WIMBLEDON, England — One of the serves Roger Federer did not successfully return Sunday -- and certainly, there weren't enough of those to cause concern -- flicked off his racket, spun crazily behind him and landed a few rows back on Centre Court during the first game of the second set in the Wimbledon men's singles final.
Federer surveyed the damage with a glance and held up his hand in apology, almost whimsically, and settled in to face Mark Philippoussis' second serve. He proceeded to play an amazing point, finishing it with a running forehand cross-court passing shot, and then went on to break serve.
The two moves drew two reactions. You had to smile at the first and shake your head at the second. Stage presence can't be taught, and Sunday had to be considered a culmination of Federer's three-part Centre Court development.
Federer stood there for the first time two years ago, beating Pete Sampras in the fourth round. He stumbled last year in a first-round loss to Mario Ancic. This year he got back on his feet and walked off with his first Wimbledon title, beating Philippoussis of Australia, 7-6 (5), 6-2, 7-6 (3), in 1 hour 56 minutes.
The fourth-seeded Federer became the first man from Switzerland to win a Grand Slam singles title, and the 21-year-old from Basel did it by losing only one set, to Mardy Fish in the third round. Richard Krajicek of the Netherlands, who retired a couple of weeks ago, was the last Wimbledon champion to move through the draw with the loss of one set, in the 1996 tournament.
Whether the captivated fans were able to learn more about Federer, the player, or Federer, the person, is debatable. Never before had the youngster revealed so much as when he let out a gush of emotion after Philippoussis missed a return on match point. Federer dropped to his knees and later burst into tears. He lost it again during his on-court interview with BBC presenter Sue Barker, almost yelping, and his honest emotions were as endearing as his classic style of shot-making.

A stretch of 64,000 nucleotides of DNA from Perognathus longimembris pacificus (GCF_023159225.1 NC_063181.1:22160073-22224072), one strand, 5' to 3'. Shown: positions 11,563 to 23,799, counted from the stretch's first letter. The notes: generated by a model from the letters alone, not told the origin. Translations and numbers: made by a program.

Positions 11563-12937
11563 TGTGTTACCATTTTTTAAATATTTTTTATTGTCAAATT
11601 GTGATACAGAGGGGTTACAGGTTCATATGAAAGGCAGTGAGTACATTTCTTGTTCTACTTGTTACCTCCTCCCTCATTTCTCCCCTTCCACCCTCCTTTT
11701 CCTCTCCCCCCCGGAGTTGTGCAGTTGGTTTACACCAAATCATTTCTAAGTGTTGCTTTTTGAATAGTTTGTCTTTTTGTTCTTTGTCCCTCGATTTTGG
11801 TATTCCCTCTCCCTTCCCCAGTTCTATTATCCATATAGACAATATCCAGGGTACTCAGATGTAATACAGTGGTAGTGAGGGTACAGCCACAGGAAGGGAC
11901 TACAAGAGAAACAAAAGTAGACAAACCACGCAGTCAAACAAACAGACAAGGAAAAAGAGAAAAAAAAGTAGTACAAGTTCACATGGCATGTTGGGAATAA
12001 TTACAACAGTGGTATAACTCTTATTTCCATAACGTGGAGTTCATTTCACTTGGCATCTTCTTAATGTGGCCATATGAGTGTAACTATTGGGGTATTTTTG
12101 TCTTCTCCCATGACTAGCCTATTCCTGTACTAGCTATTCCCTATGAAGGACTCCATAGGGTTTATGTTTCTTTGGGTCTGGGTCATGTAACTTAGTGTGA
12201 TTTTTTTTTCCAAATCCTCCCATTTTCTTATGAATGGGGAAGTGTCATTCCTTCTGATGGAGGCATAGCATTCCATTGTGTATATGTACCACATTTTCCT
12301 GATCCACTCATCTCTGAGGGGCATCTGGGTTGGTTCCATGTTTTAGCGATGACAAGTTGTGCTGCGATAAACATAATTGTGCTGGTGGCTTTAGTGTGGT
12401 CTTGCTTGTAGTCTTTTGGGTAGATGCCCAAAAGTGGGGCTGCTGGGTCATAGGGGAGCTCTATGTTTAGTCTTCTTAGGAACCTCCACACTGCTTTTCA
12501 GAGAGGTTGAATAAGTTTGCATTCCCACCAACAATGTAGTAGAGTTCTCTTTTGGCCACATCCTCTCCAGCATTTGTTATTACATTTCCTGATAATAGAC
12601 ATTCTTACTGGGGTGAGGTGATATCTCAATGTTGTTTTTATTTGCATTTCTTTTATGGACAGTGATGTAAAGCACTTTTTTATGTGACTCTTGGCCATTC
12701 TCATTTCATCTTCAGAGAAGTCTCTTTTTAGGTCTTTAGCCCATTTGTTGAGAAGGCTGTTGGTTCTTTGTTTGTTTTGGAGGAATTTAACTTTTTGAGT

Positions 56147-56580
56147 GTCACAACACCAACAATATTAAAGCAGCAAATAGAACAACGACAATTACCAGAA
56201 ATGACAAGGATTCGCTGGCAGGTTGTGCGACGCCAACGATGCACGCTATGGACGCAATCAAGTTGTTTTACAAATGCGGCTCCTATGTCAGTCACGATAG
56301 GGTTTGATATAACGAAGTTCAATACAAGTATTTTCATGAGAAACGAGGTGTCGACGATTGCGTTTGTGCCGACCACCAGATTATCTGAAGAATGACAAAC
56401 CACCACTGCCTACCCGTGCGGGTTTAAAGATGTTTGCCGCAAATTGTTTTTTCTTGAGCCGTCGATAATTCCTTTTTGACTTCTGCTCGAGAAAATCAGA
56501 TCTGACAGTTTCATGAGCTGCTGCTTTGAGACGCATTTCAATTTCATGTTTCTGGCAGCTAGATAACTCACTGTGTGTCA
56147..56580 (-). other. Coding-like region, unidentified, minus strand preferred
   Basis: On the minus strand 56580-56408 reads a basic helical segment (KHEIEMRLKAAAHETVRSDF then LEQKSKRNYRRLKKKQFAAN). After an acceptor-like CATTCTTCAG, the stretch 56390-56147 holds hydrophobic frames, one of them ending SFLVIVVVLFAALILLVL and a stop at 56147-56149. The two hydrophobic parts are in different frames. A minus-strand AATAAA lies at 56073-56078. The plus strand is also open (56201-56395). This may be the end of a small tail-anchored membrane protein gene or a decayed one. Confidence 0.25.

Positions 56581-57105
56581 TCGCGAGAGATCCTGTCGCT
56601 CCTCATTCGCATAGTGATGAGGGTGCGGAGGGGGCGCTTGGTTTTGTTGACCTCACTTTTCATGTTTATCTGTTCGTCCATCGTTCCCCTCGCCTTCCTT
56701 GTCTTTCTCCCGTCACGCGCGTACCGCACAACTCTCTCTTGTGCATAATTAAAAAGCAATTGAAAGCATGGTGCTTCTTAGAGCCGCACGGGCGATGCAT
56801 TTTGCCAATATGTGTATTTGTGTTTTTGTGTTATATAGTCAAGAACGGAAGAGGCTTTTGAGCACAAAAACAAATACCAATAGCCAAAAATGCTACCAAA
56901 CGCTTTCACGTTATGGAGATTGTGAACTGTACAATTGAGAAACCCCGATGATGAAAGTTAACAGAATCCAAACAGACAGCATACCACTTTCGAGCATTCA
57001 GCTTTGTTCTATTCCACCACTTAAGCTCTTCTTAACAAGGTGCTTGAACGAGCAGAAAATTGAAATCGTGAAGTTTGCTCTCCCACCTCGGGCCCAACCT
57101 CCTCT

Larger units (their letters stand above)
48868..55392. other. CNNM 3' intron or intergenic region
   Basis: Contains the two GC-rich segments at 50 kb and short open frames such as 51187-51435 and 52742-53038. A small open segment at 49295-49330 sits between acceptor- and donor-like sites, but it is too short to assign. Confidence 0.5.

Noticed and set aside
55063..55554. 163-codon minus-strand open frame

"They come from Switzerland," he said, smiling, of the tears. "No, I don't know. I've cried a few times on big occasions. Somehow, in the first moment, I don't think I will [cry] but then I just can't keep, keep it [in] like this."
His tears even moved a legend. Martina Navratilova, who later won the mixed doubles title, said she started crying when she saw how overwhelmed he was with emotion. She said she spotted Kim Clijsters crying too, and told her she had to pull it together for the upcoming women's doubles final.
All this came after Federer's Wimbledon hopes were running game-to-game, not just match-to-match, a week ago. He nearly retired because of an injured back against Feliciano Lopez of Spain in the fourth round last Monday.
"Did you see the match or not?" Federer asked.
Told no, the new Wimbledon champion had a friendly suggestion.
"I'm telling you, go and get a tape," he said. "I was really in big pain. I was struggling to serve. I was struggling to return. I couldn't even sit down because I was hurting so much. Then I called the trainer after two games and he gave me painkillers, he gave me a massage on my back with warm cream.
"As I told myself, 'If this continues for a few more games, and I realized that this guy was just kicking my ... , it's not worth playing.' Somehow I stayed in the match and it got a little better."
That's putting it mildly. He won in straight sets and went on to beat an injured Sjeng Schalken of the Netherlands, then out-served Andy Roddick in the semifinals and Philippoussis in the final. Federer had 21 aces to 14 for Philippoussis, one of the game's biggest servers.
Federer, who had only two double faults, never faced a break point. The first time Philippoussis reached deuce against Federer's serve was in the fourth game of the third set, an hour and 24 minutes into the match. His narrow opening was snapped shut, however, as Federer held by smacking a forehand into the corner and hitting an ace at 117 mph.
The highest point of drama came in the first-set tiebreaker. At 2-2, they played a 15-shot rally, which Federer won with a sharp forehand winner down the line. Philippoussis, serving at 4-5, undid himself by double-faulting. Two points later, Federer converted on his second set point when Philippoussis misfired well wide on a forehand return of a second serve.
"He looked like all the pressure was on him," said Philippoussis' former coach, Pat Cash. "He never really got settled the whole match. He didn't do much wrong, he wasn't quite as sharp.... It was the Philippoussis of old. If he hits these big second serves he wins. You see it time and time again. When Philippoussis loses, he doesn't hit those in."
Philippoussis, who was playing in his second Grand Slam final, said all the right things and was classy in defeat, vowing to return, using 2001 Wimbledon champion Goran Ivanisevic as an example.